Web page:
Some ripping blades will be what's called "Anti-Kickback", these kinds of blades have prodruding pieces of the plates before the cutting action of the tooth, the idea of this is that it limits how much material the tooth can remove in a single pass therefore lowering the risk of a kickback caused by overly-heavy feeding or a heavy bite which can throw a workpiece up and backwards towards the operator.


The amount of teeth

The amount of teeth also dictates how aggressive or smooth surfaced your cut is going to be along with the accompanying rake angle. Generalising, For ripping timber the average blade should have between 20-32 postive teeth for effective use, for both ripping and crosscutting in combination on a table saw and cutting panels to size a blade between 36-48 positive teeth should be used for effective used, for crosscutting exclusively in a mitre saw a blade should have between 56-96 either slightly positive (+5 Degrees) or negative rake teeth, for crosscutting exclusively in a radial arm saw a blade should have between 56-96 negative rake teeth to prevent the saw head from snatching the material and pulling itself through. There are exceptions but if you follow those guidelines you should be able to make a good choice.

The amount of teeth is also dictated by the size of workpieces you will be often working with, taking the mitre saw for example, if I were to be cutting mostly 4x4" tanalised posts where clean finish isn't really a problem I would look at selecting a blade with possibly fewer teeth than I mentioned above, but if I was working with smaller workpieces at around 1x1" in size I would definitely be looking at the higher tooth-count blades for smoothness of cut.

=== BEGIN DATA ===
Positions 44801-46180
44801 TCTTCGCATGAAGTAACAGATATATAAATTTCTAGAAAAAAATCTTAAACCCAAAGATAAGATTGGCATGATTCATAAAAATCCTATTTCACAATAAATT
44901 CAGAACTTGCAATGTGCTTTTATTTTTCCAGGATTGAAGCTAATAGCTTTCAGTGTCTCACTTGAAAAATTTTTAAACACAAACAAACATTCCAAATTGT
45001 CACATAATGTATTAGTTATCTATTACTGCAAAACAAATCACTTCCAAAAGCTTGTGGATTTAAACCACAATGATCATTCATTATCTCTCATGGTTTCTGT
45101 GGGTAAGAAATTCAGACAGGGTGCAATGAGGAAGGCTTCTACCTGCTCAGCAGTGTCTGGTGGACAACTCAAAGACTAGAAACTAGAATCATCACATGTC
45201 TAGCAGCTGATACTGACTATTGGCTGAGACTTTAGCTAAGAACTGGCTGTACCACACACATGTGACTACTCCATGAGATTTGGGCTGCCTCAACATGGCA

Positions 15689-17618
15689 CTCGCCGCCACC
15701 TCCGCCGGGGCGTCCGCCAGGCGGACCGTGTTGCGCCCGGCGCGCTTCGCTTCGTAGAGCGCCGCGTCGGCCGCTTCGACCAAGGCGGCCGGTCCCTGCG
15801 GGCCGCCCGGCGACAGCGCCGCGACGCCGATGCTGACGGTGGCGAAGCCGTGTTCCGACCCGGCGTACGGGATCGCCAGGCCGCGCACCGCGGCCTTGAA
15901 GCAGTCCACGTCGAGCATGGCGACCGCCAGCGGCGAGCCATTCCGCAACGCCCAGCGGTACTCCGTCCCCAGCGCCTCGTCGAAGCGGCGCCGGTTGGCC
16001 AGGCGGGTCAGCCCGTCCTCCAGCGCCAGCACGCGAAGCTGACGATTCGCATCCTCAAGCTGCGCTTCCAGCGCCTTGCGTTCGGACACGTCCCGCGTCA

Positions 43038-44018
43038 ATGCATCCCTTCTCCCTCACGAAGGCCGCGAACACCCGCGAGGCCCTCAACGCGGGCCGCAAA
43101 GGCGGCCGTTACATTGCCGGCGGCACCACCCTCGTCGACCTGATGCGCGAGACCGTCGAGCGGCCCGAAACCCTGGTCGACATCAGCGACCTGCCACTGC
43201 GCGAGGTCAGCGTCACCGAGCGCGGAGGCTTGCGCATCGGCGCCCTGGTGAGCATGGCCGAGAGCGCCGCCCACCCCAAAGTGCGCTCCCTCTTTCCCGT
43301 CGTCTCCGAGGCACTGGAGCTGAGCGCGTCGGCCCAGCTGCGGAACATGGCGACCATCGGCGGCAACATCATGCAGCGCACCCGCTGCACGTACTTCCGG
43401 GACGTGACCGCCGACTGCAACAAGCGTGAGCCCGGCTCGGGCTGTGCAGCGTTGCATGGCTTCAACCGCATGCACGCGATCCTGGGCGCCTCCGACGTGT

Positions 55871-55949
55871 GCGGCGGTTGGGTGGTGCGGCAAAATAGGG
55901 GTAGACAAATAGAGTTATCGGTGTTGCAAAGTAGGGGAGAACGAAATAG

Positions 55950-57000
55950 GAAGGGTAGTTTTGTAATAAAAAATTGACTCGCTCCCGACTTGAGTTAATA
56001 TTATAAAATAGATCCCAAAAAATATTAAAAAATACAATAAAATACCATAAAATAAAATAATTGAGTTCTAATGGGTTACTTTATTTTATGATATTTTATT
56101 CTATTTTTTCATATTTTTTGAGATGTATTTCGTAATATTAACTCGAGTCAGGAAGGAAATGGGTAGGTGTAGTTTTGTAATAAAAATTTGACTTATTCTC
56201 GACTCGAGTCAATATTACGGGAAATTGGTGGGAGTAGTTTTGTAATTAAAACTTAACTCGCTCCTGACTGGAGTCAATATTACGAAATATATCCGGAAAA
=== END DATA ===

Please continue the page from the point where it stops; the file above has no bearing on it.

Trenching (Dado cutting if you're American)

Another question that frequently pops up is "Where can I buy a dado set", this is clear evidence that someone has been watching too many American youtube videos! :lol: The first consideration to be made should be "can my saw take a dado set?" as most modern European saws have arbours that are too short to accept any more than a single blade, there are ways around this with a bit of engineering but that's out of the realms of most people. If your saw fortunately does have an arbour long enough such as many of the older English saws like the Wadkins you can buy new dado sets from CMT for about £150 but in my opinion, these types of tooling are a bit outdated and clumsy to use. Whilst dado sets are perfectly usable and pretty versatile, If I were to be considering buying a set for my saw I would be looking to buy an "Adjustable groover" rather than a dado set, these are just two pieces of metal which can be shimmed to whatever size you want very quickly and they cut much cleaner and more efficiently.